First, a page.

By DAVID GREEN
I’m not retired, but, yes, I'm a member of the American Association of Retired People (AARP). But do I care? My wife, on the other hand, appreciates her membership. She likes to read what they send out and she takes advantage of some hotel discounts when she travels.
I travel far less frequently and for me the discount might not be worth all the e-mail. When the bi-weekly bulletin arrives, I generally forward it on to Colleen.
There's also a monthly magazine that she enjoys. Sometimes I will find marked up or torn out pages placed on my side of the kitchen table. I've seen this magazine described as a monthly reminder that death is approaching.
As I was about to forward the most recent AARP e-mail, something caught my eye and I poked around a little. I clicked on the link called Parks in Morenci and learned that I could walk on over to Lake Hudson or Harrison Lake. I tried the link for local amusements and found Ella Sharp Park suggested (that's in Morenci's suburb of Jackson) plus Splash Universe over on the east side in Dundee.
Events in Morenci: Will it mention the car show Thursday or the approaching Bridge Walk? No, Morenci's events are the Calhoun County Fair in Marshall and the Farmer's Market in Jackson.
The headline that caught my attention was about downsizing. I want to put one item per week at the curb, but it never gets done. AARP suggests that I downsize to a smaller home, perhaps the apartment above the Observer office.
Get rid of clothing that I no longer wear, exercise equipment that I don't use, kitchen appliances that never gets plugged in, books and magazines that I will never again read. True, I could free up some space by parting with a few hundred old New Yorker magazines.
Get rid of two pieces of furniture per room and enjoy the spaciousness. If your children don't want your weird childhood memorabilia (cultural artifacts), give them a new home at the landfill. Get rid of one of your cars, or maybe all of them and just rely on public transportation. That's a really helpful suggestion, and probably a good example of why I don't read my AARP e-mail.
There's an article about movies from 40 years ago, but why would I want to read that? Either I already saw them or I missed them and it's very unlikely that I will watch them now. I know, I'm supposed to enjoy the nostalgia of thinking back to the night I watched Dr. Zhivago at the Rex with my arm around Cindy Dickens.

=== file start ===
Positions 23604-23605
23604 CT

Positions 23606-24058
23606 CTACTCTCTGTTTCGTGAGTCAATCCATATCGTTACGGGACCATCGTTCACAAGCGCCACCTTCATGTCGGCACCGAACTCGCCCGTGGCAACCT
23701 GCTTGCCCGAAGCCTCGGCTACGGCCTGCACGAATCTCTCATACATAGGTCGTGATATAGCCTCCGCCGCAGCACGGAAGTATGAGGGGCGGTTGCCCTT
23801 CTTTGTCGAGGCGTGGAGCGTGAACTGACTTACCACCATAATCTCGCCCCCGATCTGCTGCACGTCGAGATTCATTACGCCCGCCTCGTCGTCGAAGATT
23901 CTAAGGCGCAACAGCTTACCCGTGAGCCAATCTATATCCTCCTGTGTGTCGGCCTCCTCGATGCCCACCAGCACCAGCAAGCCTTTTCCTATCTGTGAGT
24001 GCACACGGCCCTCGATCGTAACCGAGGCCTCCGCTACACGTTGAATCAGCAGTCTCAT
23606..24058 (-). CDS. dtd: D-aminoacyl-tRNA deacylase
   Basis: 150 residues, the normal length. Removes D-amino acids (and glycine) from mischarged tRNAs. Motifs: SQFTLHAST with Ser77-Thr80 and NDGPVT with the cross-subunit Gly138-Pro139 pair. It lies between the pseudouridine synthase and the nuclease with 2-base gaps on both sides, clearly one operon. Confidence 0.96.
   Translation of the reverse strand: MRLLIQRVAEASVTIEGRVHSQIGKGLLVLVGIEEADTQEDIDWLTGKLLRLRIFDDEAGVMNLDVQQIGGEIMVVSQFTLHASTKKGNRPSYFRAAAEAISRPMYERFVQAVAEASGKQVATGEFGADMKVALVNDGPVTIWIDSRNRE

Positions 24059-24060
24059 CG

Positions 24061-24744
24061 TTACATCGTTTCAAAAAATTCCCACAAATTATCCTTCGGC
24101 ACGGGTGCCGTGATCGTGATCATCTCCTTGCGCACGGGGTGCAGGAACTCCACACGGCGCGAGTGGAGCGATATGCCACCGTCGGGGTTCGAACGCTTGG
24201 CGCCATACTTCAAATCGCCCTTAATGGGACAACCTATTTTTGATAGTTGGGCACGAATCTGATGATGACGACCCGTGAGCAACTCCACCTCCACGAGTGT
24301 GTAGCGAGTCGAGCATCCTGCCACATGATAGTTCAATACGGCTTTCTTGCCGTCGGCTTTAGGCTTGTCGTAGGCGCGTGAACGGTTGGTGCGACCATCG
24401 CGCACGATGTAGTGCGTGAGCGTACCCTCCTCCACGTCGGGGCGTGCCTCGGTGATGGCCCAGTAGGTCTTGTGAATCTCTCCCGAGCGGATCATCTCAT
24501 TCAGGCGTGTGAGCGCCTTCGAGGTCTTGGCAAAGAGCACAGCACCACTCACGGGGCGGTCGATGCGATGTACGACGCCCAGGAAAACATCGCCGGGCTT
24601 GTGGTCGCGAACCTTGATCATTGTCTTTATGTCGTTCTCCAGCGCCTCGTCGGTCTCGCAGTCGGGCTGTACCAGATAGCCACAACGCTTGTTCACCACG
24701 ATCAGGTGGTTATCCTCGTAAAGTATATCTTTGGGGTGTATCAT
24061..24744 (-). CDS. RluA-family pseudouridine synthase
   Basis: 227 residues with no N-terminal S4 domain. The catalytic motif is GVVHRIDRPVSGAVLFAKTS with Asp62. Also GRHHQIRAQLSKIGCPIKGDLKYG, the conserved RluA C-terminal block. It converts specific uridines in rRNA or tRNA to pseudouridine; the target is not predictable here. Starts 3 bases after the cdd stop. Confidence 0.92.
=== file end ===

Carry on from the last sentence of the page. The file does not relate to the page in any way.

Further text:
Dr. Z came out in 1965, actually, and 40 years ago was 1975. I was living in rural Maine that year and I can guarantee that I missed every movie that came out. I don't reminisce much that far back, anyway. Let's stick with the present.
"Are you saving enough for retirement?" For retirement? I thought the RP in AARP stood for retired people. It's a little late to start thinking about this now, isn't now? Sure enough, there's an asterisk with fine print at the bottom: "Anyone affiliated with the newspaper industry should not even bother thinking about retirement."
Another story informs me that 81 percent of Americans in my age group take at least one medication every day. As I mentioned recently, I've begun eating lamb's quarter leaves growing from the compost pit every morning. That's my medicine.
The article screams about the dangers of mixing certain foods with certain medications. Some cheeses eaten with particular anti-depressants can be catastrophic. Grapefruit, bananas and greens, on the other hand, should be eaten with french fries if you're taking anti-fungal medication. Bananas and french fries…I suppose they might be a natural.
The Pros and Cons of Owning a Convertible. Let's see: It can be fun. It can be cold. You can look cool. You can get wet.
I'm frequently told that I've earned thousands of points, but I have no idea nor interest in learning what this means. Well, I suppose I know what it means. It means I will go to the AARP website and click links and earn even more points!
I'm just no fun. I don't want to play in their games. Forward it on.
Sometimes it's good to be not-yet-retired and really, really busy.